There is no love whatsoever in any Church leader or layperson not standing against this systemic dehumanization of women. There is no excuse for such language or actions to ever be condoned by those who call themselves Christians. This Advent, the Church must be a bearer of such incredible and deep love for women simply because they are God’s creations that there should be no doubt as to women’s worth. Many, however, refuse to take on this direct an action, insisting there are other ways the Church shows love and support.
Love must be said. It is most often shown in works, true, but to voice love for another has a power all its own. To make the claim of love in front of “God and everybody,” as the saying goes, is to be vulnerable—and the Church is currently not being vulnerable. Instead, women are told to bear their own vulnerability by the elusiveness of Christians who will not stand up and declare the awareness that women are purposefully and beautifully created, meant from the beginning to be part of humanity’s story in all its twists and turns.
Today’s passage, known in liturgy as the Annunciation, is one of the more famous stories of Christianity. Much of the focus is on the virgin birth and its impossibility made possible—yet verse 38 is perhaps the most powerful. It was only after Mary agreed to this child that Gabriel left. He waited for her consent. In arguably the most pivotal moment of God’s interaction with humans, the free will of a woman was more important than God’s plans. The faith and acceptance of Mary made Christianity as it is possible.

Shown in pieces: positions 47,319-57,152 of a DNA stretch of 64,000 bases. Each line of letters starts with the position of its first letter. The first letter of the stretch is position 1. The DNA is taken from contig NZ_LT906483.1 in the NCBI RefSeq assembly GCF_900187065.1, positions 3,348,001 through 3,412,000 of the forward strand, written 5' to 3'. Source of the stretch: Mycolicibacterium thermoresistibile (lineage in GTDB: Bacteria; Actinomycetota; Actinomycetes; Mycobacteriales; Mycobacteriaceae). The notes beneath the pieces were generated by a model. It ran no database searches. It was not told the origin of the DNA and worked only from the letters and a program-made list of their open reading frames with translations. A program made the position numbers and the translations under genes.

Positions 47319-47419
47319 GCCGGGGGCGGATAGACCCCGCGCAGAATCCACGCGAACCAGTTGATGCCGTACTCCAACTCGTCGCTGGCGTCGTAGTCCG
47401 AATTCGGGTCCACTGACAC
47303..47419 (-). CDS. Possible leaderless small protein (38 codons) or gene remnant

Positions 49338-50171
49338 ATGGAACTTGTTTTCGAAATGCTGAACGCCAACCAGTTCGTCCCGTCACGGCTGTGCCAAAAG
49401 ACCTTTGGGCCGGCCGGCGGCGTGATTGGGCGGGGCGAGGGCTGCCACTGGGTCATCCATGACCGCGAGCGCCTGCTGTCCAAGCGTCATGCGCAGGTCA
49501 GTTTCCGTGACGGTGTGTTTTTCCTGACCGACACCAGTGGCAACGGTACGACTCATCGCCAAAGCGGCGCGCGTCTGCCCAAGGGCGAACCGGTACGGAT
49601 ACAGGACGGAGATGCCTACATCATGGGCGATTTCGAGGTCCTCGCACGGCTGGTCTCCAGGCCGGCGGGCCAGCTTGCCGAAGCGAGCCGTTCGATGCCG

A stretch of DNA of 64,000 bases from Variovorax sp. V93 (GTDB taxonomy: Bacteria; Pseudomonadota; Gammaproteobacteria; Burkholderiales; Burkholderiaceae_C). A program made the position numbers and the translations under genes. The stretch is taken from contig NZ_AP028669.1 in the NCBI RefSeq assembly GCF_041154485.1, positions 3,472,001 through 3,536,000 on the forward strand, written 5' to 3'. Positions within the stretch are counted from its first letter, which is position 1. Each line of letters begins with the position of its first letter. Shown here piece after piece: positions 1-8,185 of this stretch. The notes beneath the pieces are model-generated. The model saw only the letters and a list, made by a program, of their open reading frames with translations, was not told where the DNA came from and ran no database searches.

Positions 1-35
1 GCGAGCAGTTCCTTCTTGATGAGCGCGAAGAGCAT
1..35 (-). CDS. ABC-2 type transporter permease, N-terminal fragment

Was there a plan B had she said no? Likely. But the Church needs to take away from this story this Advent—and women, also, need to hear—that God Herself valued the voice of this woman enough to wait for her answer. That is love, that recognition that force or absence of choice would have ruined the whole of the religion as far as hope or joy or peace or a feeling of safety or belonging for half of the human population goes. That listening is something that we of the Church must do, now more than ever, whether it be recognizing as Alice Churnock writes that Christians are also sinners and there are stories of abuse we must be willing to hear because faith must be a place of healing; or whether it be refusing to talk over women who speak of pain within the Church as though their experience is unreal simply because not everyone shares it.
Know that you are loved, Reader. Know that who you are, no matter your gender, is celebrated by God because you live as Her creation. For you God made God’s self vulnerable enough to risk rejection; for love God was born; for love God lives. Hold fast to that, in this and every season.